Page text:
Interview with Bellinda Bartolucci, Head of the Legal Policy Department for PRO ASYL

ECRE is an alliance of 104 NGOs across 41 European countries and its diverse membership ranges from large INGOs with global presence to small organisations of dedicated activists. Members’ work covers the full circle of displacement from zones of conflict, to the dangerous routes and arrivals in Europe, to long-term inclusion in European societies, with their activities including humanitarian relief, social service provision, legal assistance, litigation, monitoring policy and law, advocacy and campaigning. We decided to share some of their voices.

How did you become involved in protecting the human rights of displaced people?

During my studies I actually specialized on environmental law. Later on I focused on human rights, keeping in mind that environmental law and human rights are closely interlinked and mutually dependent. I was trained by a lawyer for asylum law – a work that strengthened my will to raise a voice against human rights violations and to support individual asylum seekers on a bigger scale, too.

When I started supporting PRO ASYL in 2017, the political and public debate about people seeking refuge was already alarming. And it didn’t stop: even in my current position as the Head of the Legal Policy Department, it is sometimes difficult to keep track of the new proposals imposing further restrictions of the rights of displaced people – be it on a national or European level. What seems to be forgotten is the fact that behind every political dispute and further restriction, there are suffering individuals: A desperate mother who cannot see her child after years due to the suspension of family reunification; a young man who killed himself after he was deported to a war-torn Afghanistan; an unaccompanied child detained in Greece, as there is no appropriate reception facility and no country willing to step in.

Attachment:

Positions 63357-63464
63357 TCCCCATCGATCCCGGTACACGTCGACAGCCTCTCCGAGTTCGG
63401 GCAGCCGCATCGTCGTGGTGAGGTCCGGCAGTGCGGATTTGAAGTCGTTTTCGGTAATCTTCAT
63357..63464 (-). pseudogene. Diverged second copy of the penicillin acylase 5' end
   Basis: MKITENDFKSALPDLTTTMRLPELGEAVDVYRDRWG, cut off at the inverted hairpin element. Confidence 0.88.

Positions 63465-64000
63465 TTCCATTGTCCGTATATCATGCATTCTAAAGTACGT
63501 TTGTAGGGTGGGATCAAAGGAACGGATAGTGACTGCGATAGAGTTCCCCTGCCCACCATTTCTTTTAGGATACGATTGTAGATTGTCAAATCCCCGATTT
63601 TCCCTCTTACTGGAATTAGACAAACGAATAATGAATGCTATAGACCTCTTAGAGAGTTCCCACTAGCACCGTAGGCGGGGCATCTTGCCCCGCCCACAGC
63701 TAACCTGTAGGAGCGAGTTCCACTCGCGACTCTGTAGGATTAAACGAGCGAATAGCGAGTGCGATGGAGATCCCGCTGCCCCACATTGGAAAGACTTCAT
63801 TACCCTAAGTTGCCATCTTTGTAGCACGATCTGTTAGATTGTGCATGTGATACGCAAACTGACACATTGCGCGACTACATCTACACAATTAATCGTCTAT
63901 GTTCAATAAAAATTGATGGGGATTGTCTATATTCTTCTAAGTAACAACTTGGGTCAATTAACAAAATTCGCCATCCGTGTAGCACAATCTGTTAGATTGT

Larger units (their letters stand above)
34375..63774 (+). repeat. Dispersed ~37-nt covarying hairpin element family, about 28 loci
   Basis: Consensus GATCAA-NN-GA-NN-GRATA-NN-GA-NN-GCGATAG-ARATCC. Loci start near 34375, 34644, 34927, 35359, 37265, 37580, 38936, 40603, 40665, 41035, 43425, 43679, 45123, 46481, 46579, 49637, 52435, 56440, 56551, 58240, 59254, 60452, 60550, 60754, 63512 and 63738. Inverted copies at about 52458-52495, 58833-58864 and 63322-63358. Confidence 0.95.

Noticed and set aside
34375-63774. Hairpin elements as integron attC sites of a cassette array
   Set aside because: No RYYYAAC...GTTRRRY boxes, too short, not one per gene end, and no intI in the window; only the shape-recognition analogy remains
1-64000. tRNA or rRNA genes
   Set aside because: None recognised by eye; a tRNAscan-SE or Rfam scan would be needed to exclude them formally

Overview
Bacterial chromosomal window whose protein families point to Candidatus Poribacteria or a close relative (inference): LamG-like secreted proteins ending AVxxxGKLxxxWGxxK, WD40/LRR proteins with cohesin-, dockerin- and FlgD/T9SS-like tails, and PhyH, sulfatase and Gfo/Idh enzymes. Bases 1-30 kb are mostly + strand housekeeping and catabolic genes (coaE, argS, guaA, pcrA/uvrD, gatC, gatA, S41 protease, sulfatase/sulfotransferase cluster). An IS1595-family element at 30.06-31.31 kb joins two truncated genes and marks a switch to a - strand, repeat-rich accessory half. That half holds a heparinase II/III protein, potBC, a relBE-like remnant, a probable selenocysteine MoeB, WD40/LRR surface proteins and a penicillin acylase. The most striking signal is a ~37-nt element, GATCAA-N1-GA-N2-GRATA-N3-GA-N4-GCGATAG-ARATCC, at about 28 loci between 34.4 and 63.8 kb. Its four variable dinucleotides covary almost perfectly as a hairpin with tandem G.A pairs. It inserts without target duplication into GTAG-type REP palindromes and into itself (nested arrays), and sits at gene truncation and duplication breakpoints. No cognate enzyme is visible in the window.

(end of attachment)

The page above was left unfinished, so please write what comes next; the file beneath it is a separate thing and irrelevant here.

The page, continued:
What is the single most inspiring experience of your career?

In discussions with decision makers you constantly try to point out the effects of their policies and the need to protect human rights accomplishments and high standards. In recent years, these efforts rarely reached the desired success. And yet: People don’t give up. Asylum seekers and refugees themselves as well as civil society and citizens tirelessly continuing to  support and fight. For me this is absolutely impressive! I was especially moved by the commitment of the initiative #unteilbar – Solidarität statt Ausgrenzung! last fall in Berlin. Nearly a quarter of a million people took to the streets to send a vital signal of belonging to a society that still takes a stand for the fundamental rights (of all the people). It was a huge celebration of a the fact that there is still a culture of welcoming refugees. This was as a tremendous motivational boost for my own work. It was also an important call upon politicians: We should build on our human rights accomplishments and from there develop new advancements instead of creating new burdens again and again.

What is your main professional motivation?

As a law student you learn, that you can go to court, if fundamental rights are violated. I am fascinated by the principle of fundamental rights and their enforceability – but reality tells a different story: Many people do not have access to justice! Globally there are more than 70 million people in search of protection. Fleeing, they are exposed to various forms of human rights violations: In Libya, people seeking protection are detained under horrific conditions, facing severe abuse or are forced into slavery. In the Mediterranean, people drown, and pushbacks, detention and abuse is a daily occurrence along the EU’s borders. The theoretical reference to legal protection hardly helps them: How can people access justice, if they are isolated and access is limited? If they are not granted even the most minimal rights, such as food, for example on the Hungarian border with Serbia? In Germany, too, there are initial reception facilities in which refuges are dispatched and isolated from any contact with the society around them.

If we want to replace the ideal of justice for all with actual justice for all we must keep drawing attention to human rights violations – publicly, politically, and in front of our courts.

This article appeared in the ECRE Weekly Bulletin . You can subscribe to the Weekly Bulletin here.